A proposal for a new pedestrian and bike bridge over the Anacostia River has pitted area rowers against the region’s bikers and pedestrians.

The new $13.1 million crossing to be built in Northeast Washington will connect Kenilworth Park and neighborhoods east of the river to the National Arboretum, the mammoth center for botanical research that attracts about 500,000 visitors each year.

The project is designed to fill a gap in the city’s growing trail system and facilitate bike commuting between the two sides of the Anacostia River, particularly for residents east of the river, where there is little bike or pedestrian infrastructure.

Cyclists and their advocates support the bridge as a key piece of the 28-mile Anacostia River Trail, a project that is more than halfway to completion and will connect users to more than a dozen waterfront neighborhoods and destinations, such as Nationals Park, the Washington Navy Yard and the arboretum.

But a vocal group of rowers say the proposed structure will create hazards for those on the water. The bridge, to be erected with three piers, will add obstructions the rowers say will make it difficult for boats to overtake other vessels in that stretch and complicate travel for novice and young rowers.

“Bicyclists have options to get across. We don’t have any other rivers,” said Susan Dorn, a Prince George’s County resident who has been rowing on the Anacostia for a decade.

The Washington Rowing School, based just north of the city at Bladensburg Waterfront Park, is lobbying the District and the National Park Service, which own the land, to hold off on the construction or make significant changes to the bridge’s design.

But project supporters say the bridge’s importance goes beyond just providing a crossing. For one, they argue, it furthers the city’s overall efforts to transform the shores of the Anacostia into a lively waterfront.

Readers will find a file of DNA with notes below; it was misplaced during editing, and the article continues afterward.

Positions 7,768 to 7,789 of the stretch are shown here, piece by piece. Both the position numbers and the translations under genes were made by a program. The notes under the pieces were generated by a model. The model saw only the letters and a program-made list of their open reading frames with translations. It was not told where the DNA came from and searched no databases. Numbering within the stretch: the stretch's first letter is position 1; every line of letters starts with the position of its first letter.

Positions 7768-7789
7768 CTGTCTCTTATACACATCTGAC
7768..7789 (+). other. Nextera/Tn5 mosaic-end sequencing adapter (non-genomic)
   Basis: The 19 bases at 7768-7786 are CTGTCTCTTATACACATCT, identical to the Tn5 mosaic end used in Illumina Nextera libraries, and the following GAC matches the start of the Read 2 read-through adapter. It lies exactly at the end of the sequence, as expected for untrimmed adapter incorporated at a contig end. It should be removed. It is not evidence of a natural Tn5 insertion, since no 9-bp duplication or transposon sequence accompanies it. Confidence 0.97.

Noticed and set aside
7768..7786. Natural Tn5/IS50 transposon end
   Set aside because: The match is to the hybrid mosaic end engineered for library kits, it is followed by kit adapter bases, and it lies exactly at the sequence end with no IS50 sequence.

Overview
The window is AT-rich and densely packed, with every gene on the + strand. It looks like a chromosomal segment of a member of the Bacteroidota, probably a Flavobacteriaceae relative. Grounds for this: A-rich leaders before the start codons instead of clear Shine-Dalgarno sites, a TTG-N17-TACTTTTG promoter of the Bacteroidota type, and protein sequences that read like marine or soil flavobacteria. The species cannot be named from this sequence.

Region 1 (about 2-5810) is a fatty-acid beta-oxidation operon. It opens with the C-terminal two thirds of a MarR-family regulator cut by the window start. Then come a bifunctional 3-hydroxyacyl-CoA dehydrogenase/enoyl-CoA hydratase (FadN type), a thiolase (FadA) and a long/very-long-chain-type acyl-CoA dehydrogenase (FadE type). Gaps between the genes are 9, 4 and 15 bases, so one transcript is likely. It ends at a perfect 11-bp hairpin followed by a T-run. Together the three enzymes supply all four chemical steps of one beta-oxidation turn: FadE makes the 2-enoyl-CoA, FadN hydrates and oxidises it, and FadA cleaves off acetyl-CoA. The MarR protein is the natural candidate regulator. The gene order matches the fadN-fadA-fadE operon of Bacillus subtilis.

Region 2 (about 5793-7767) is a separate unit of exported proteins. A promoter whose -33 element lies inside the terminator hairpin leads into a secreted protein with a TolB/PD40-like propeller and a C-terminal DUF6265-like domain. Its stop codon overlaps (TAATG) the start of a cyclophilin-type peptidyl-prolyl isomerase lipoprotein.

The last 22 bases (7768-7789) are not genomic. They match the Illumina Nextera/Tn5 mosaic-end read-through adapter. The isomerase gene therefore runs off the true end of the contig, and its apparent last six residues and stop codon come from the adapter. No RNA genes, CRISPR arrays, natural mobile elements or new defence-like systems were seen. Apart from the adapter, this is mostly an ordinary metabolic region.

The closest crossing available in the area is about 1.5 miles south, at Benning Road. That is an impractical detour for pedestrians or bicyclists, said Katie Harris, trail coalition coordinator for the Washington Area Bicyclist Association (WABA).

“This is more than just a bridge,” Harris said. “It is a connection between the communities on both sides of the river. It will provide a safe and convenient crossing for commuters and people that live there.”

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Charles Keenan Taylor, who leads group walks for the Kenilworth Recreation Center, said the bridge will expand recreational opportunities for residents east of the Anacostia, such as access to the arboretum grounds, while those west of the river can cross to visit the Kenilworth Aquatic Gardens.

“A lot of people are accessing the trail and walking,” said Taylor, who has seen an increase in cyclists using the Anacostia trail and more neighbors using the facilities. “This will give them access to additional space to walk and recreate.”

Tamara Blair, an advisory neighborhood commissioner in Ward 7, said she understands the concerns of the river users but also worries that non-D.C. residents are trying to derail a project that would benefit some of the city’s lowest-income residents.

“We can’t let people who don’t live in the area dominate the conversation on what should or should not happen,” Blair said. “The bridge will be a great way to connect these communities. It gives us an alternative way to get to the arboretum without having to take a roundabout path.”